Qualcomm has revealed that it successfully achieved a 5G data connection of a real, working 5G smartphone modem.
Bringing the world one step closer to fully-functioning 5G mobile internet, US chipmaker Qualcomm today announced a major milestone: 5G speeds on an actual 5G chip.
In February this year, the company – which supplies tech to the likes of Apple and Samsung – debuted the Snapdragon X50 5G modem, but there was no guarantee that we’d see the lofty speeds initially claimed.
However, during Qualcomm’s annual 4G/5G Summit in Hong Kong, Trusted Reviews learned that the firm has managed to navigate the choppy waters of 5G with great success. Qualcomm delivered gigabit speeds to the Snapdragon X50 over a 28GHz mmWave radio frequency band, which it says drives “a new generation of cellular technology forward”.
But what does that really mean? To put it in perspective, gigabit speeds mean – at a minimum – seriously rapid downloads. For instance, a 60-minute BBC iPlayer program in high-quality resolution could be downloaded in just over four seconds at a 1.2Gbps download speed. With 4K content becoming increasingly common, such speeds are a major step forward.
What’s more, 5G will open up a whole new world of technologies that were previously impossible to roll out effectively. For example, driverless cars will require massive data transfers to that the vehicles can communicate with smart roads, smart infrastructure, and other vehicles nearby. This means you’ll need to have fast, low-latency, consistent download speeds, the likes of which only a 5G network could offer.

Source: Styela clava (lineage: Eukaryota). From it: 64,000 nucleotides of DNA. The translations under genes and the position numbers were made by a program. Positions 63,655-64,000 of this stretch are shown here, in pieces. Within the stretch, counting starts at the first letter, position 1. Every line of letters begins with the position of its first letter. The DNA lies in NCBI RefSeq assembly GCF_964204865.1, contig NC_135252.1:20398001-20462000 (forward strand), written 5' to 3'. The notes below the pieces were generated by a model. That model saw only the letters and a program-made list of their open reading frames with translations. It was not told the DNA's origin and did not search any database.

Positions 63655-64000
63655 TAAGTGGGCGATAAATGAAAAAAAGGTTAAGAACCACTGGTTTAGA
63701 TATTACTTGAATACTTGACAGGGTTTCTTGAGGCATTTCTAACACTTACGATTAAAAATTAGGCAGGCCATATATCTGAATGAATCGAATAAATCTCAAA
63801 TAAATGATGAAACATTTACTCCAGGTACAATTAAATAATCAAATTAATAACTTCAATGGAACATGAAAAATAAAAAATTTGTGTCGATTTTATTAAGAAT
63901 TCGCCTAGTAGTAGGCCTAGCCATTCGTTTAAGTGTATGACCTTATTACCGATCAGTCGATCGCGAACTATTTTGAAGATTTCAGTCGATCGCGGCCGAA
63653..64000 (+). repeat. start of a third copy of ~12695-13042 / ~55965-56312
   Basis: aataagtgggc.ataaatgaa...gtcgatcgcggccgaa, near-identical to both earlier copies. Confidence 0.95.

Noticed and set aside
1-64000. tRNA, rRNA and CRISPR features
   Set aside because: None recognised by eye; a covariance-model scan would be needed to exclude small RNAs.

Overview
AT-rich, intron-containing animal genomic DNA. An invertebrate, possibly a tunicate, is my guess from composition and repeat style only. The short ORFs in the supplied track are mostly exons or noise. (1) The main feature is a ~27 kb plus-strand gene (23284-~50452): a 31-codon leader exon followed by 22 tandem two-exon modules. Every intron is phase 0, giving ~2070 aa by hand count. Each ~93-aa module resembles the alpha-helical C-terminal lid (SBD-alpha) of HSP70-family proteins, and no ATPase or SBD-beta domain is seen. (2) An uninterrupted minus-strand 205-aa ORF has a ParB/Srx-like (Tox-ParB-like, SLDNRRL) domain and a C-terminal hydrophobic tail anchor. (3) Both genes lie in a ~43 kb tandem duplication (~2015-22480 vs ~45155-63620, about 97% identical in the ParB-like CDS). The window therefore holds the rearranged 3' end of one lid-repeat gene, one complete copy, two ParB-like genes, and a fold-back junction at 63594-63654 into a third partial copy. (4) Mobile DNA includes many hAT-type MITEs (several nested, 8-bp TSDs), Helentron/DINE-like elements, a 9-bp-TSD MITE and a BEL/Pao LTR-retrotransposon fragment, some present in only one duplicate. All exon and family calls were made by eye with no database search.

To usher that exciting future in, Qualcomm has also previewed its first 5G smartphone reference design. This means that device makers can borrow this design and use it to test and optimise their 5G technologies “within the power and form-factor constraints of a smartphone”.
Cristiano Amon, Executive VP of Qualcomm Technologies, described reaching the milestone as a “testament to Qualcomm[‘s] leadership in 5G and extensive expertise in mobile connectivity”.
Qualcomm’s impressive speeds were achieved in Qualcomm’s own laboratories in San Diego, so it’s important to note that we’re awaiting still real-world success. However, it’s good news that gigabit download speeds were achieved, made possible by using several 100MHz 5G carriers.
The good news is that we’re getting very close to the 5G future. Qualcomm says its Snapdragon X50 modem family will support commercial launches of 5G smartphones and networks in the first half of 2019. We’ll also have to hang around for networks to supply such speeds, of course, but mobile carriers are working furiously to make sure we have solid 5G in the 2020s.
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“5G is going to be one of the most significant transitions we will have in our industry,” said Amon during his Hong Kong keynote. “It’s going to be like electricity.”
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